Wednesday ended up being another moist, icy, wintry day that necessitated almost constant defroster use, and I knew the ICE (internal combustion engine) would stay on in my first trip of the day, bringing down the mileage. I also have a couple unavoidable short trips for clients, knocking down the mid-50s mpg for a one-way of my main trip to 44.8 mpg or 5.25 L/100km after 15.9 miles/25.6 km.
I knew on the way home, being a night drive on pure ice again, that it would be great to try some hypermiling with few cars on the road.
After I got home, with the return trip tacked on I was back up to 51.6 mpg/4.56 L/100km. This seems disappointing (only 44.8 up to 51.6?!?), but, of course, the drive straight home without detours to clients is shorter at 12.4 miles/20.0 km, and you can't average mpg just like that.
Which brings us to today's math lesson :-)
Here's a convenient formula for calculating mpg for the last segment of driving you've done, like for calculating the way home of a roundtrip drive. Most people need a ScanGauge, but if your car has instaneous mpg like the Prius, try it out. Of course, you can figure it out on your own, but sometimes it's more fun to be lazy and just use whatever you find on the internet!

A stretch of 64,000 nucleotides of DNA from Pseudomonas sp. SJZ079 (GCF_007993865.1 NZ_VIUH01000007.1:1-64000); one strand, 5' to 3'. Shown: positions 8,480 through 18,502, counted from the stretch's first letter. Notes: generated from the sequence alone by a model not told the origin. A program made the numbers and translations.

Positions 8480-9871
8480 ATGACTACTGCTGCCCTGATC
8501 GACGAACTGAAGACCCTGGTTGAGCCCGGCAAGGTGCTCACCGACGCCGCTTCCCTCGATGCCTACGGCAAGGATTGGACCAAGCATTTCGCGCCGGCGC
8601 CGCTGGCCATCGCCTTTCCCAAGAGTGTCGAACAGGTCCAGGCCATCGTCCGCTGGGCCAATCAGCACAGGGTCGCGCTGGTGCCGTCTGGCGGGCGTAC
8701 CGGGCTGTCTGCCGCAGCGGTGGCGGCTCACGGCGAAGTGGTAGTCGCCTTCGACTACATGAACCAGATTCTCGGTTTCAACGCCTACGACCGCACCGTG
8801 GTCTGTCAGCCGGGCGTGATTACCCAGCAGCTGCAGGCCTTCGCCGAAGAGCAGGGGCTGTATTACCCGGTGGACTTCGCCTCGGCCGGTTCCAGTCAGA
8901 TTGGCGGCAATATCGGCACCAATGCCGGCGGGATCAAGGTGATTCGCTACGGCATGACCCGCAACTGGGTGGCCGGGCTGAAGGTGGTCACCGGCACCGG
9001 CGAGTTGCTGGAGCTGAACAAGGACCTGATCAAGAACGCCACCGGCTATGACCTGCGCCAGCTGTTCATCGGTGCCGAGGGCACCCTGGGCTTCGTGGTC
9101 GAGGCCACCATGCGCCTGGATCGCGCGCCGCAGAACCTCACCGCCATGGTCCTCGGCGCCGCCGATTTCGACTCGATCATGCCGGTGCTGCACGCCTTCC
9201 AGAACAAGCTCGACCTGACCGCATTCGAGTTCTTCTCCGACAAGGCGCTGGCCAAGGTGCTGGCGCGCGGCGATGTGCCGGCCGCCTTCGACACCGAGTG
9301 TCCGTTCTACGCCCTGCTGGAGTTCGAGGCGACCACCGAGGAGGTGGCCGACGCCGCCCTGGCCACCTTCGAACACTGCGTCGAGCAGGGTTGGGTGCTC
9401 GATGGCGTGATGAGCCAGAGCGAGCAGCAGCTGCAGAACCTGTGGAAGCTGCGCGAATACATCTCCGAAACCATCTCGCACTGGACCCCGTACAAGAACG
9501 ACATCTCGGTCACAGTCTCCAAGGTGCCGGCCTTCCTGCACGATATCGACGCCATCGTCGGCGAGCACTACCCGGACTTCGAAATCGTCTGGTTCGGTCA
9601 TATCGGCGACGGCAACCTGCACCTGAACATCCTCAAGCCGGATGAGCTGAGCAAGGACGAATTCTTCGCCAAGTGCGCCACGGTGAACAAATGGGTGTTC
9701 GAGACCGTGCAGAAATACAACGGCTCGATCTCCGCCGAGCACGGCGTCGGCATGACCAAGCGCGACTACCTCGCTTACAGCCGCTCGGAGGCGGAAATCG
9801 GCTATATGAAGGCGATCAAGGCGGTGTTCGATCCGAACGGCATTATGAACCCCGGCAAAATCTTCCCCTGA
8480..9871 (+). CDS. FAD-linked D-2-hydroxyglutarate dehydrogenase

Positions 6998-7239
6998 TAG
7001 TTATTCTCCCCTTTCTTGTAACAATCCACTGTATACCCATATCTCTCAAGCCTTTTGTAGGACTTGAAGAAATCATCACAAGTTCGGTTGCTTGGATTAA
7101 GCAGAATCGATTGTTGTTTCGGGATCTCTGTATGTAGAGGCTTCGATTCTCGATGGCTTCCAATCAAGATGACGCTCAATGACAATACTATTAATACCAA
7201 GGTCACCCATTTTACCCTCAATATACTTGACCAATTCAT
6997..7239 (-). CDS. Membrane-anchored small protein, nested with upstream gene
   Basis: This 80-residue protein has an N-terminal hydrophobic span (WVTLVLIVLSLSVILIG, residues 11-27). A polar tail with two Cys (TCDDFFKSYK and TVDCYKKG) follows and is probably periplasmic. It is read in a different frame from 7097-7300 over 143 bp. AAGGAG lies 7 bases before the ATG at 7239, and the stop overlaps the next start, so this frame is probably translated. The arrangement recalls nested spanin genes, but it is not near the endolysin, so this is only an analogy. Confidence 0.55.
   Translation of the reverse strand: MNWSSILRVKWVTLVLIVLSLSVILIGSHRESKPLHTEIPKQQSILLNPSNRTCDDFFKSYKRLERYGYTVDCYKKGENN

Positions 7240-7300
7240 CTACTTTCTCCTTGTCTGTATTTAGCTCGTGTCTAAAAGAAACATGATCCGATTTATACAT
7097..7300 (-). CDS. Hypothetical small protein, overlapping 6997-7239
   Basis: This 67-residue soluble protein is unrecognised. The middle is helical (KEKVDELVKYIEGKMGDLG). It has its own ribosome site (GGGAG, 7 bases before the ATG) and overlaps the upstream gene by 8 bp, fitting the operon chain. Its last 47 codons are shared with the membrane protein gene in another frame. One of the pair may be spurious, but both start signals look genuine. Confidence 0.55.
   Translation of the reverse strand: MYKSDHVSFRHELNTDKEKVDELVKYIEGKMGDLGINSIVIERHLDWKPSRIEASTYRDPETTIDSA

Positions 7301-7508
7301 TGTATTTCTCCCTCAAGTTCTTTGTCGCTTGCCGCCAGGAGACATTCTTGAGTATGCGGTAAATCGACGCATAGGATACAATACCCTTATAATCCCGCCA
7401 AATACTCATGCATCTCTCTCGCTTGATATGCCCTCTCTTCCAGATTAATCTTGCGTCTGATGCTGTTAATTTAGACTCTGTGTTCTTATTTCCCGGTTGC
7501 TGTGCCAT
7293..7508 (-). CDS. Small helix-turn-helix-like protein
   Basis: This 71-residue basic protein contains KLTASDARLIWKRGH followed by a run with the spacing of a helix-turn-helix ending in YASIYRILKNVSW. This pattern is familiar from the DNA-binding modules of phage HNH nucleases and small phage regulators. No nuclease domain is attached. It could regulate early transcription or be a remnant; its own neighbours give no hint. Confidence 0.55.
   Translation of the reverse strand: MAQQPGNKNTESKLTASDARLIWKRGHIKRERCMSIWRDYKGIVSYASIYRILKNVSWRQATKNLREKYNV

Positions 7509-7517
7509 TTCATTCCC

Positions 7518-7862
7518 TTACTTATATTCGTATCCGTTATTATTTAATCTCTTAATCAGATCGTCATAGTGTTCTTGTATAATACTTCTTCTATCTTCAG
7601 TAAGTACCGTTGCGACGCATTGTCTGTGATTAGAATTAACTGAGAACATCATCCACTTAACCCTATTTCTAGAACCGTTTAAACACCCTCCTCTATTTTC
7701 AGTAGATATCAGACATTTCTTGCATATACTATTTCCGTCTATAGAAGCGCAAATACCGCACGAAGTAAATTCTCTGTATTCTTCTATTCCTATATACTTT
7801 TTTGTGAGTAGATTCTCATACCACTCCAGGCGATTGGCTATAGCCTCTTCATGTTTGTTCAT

It supposes a certain amount of information, like that you wrote down the distance traveled and displayed mpg after the first part of your trip. These are represented by distance1 (in miles) and mpg1 in the formula.
You also need total distance traveled in miles and total trip mpg, respresented by distancetotal and mpgtotal in the formula.
Just calculate the second segment of distance, represented by distance2, by subtracting your first leg from the total distance.
Plug it all in...
And I got 64 mpg or 3.68 L/100km on the way home yesterday in freezing temps!